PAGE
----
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Publication# A geometric optimal control approach for imitation and generalization of manipulation skills

Abstract

Daily manipulation tasks are characterized by regular features associated with the task structure, which can be described by multiple geometric primitives related to actions and object shapes. Only using Cartesian coordinate systems cannot fully represent such geometric descriptors. In this article, we consider other candidate coordinate systems and propose a learning approach to extract the optimal representation of an observed movement/behavior from these coordinates. This is achieved by using an extension of Gaussian distributions on Riemannian manifolds, which is used to analyze a small set of user demonstrations statistically represented in different coordinate systems. We formulate the skill generalization as a general optimal control problem based on the (iterative) linear quadratic regulator ((i)LQR), where the Gaussian distribution in the proper coordinate systems is used to define the cost function. We apply our approach to object grasping and box-opening tasks in simulation and on a 7-axis Franka Emika robot using open-loop and feedback control, where precision matrices result in the automatic determination of feedback gains for the controller from very few demonstrations represented in multiple coordinate systems. The results show that the robot can exploit several geometries to execute the manipulation task and generalize it to new situations. The results show high variation along the do-not-matter direction, while maintaining the invariant characteristics of the task in the coordinate system(s) of interest. We then tested the approach in a human-robot shared control task. Results show that the robot can modify its grasping strategy based on the geometry of the object that the user decides to grasp.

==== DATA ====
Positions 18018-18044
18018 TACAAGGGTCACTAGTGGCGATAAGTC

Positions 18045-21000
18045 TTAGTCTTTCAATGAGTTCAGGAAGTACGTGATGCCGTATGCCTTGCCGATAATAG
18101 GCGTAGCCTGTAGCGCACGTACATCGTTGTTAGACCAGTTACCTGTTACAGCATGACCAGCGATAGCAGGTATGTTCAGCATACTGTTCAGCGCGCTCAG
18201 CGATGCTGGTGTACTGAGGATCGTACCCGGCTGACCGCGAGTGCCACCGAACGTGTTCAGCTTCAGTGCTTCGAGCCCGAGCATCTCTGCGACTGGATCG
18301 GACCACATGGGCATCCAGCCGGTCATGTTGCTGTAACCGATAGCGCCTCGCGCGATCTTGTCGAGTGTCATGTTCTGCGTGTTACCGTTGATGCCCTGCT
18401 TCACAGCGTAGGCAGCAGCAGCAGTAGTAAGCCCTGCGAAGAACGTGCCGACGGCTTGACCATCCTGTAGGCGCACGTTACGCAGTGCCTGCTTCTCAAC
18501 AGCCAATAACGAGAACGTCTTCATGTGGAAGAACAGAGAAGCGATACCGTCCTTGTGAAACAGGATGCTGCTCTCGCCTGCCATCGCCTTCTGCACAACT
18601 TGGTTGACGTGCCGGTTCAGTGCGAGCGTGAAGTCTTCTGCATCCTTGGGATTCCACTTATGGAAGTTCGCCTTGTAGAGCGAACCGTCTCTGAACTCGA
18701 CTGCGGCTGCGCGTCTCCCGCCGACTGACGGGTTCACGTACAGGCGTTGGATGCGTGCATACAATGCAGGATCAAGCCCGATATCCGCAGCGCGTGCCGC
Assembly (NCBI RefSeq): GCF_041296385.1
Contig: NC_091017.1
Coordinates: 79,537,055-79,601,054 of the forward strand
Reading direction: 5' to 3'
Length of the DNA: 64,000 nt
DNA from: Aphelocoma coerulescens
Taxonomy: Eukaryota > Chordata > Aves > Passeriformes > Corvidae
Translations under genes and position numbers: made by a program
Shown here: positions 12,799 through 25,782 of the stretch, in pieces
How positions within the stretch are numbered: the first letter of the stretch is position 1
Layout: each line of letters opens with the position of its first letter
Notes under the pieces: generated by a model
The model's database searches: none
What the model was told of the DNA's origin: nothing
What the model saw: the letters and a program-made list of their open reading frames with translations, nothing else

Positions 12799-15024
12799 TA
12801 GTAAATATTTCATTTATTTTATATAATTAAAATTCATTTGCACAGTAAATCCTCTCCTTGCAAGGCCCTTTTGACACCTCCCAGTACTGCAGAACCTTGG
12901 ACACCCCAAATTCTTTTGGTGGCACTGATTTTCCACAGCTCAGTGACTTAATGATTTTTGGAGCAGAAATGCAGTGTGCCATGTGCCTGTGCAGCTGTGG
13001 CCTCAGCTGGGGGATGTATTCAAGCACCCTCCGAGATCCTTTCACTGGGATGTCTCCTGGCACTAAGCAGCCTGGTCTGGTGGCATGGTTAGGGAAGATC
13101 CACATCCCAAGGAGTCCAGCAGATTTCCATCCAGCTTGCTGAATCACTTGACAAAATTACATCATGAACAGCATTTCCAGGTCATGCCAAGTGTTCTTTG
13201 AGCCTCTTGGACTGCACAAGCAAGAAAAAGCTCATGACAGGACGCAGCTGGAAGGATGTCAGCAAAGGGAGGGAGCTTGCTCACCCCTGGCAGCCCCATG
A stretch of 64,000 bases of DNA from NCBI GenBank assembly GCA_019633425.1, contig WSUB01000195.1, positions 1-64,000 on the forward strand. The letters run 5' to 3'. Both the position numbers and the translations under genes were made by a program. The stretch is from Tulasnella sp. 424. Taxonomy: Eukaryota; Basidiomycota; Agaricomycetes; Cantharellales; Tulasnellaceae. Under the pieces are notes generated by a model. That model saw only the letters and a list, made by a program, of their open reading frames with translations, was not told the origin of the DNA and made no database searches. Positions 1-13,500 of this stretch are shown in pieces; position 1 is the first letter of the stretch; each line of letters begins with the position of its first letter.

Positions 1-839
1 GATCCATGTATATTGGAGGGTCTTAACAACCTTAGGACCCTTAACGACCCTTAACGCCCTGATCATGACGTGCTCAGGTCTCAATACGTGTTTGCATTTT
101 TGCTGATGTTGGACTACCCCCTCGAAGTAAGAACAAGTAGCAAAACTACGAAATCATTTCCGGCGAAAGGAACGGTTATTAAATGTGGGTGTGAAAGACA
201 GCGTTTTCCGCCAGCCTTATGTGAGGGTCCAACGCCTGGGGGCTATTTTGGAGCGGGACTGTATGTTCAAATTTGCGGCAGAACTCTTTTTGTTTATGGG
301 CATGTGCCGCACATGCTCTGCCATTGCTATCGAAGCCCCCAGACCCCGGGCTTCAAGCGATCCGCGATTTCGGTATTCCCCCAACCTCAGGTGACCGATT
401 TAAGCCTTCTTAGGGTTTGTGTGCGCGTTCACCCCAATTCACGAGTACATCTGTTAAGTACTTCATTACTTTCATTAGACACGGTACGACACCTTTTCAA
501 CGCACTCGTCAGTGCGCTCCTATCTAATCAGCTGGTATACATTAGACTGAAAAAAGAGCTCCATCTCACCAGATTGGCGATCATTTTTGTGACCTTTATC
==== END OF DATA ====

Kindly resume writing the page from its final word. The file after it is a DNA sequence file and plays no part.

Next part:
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Polar coordinate system

In mathematics, the polar coordinate system is a two-dimensional coordinate system in which each point on a plane is determined by a distance from a reference point and an angle from a reference direction. The reference point (analogous to the origin of a Cartesian coordinate system) is called the pole, and the ray from the pole in the reference direction is the polar axis. The distance from the pole is called the radial coordinate, radial distance or simply radius, and the angle is called the angular coordinate, polar angle, or azimuth.

Coordinate system

In geometry, a coordinate system is a system that uses one or more numbers, or coordinates, to uniquely determine the position of the points or other geometric elements on a manifold such as Euclidean space. The order of the coordinates is significant, and they are sometimes identified by their position in an ordered tuple and sometimes by a letter, as in "the x-coordinate". The coordinates are taken to be real numbers in elementary mathematics, but may be complex numbers or elements of a more abstract system such as a commutative ring.

Geographic coordinate system

The geographic coordinate system (GCS) is a spherical or geodetic coordinate system for measuring and communicating positions directly on the Earth as latitude and longitude. It is the simplest, oldest and most widely used of the various spatial reference systems that are in use, and forms the basis for most others. Although latitude and longitude form a coordinate tuple like a cartesian coordinate system, the geographic coordinate system is not cartesian because the measurements are angles and are not on a planar surface.

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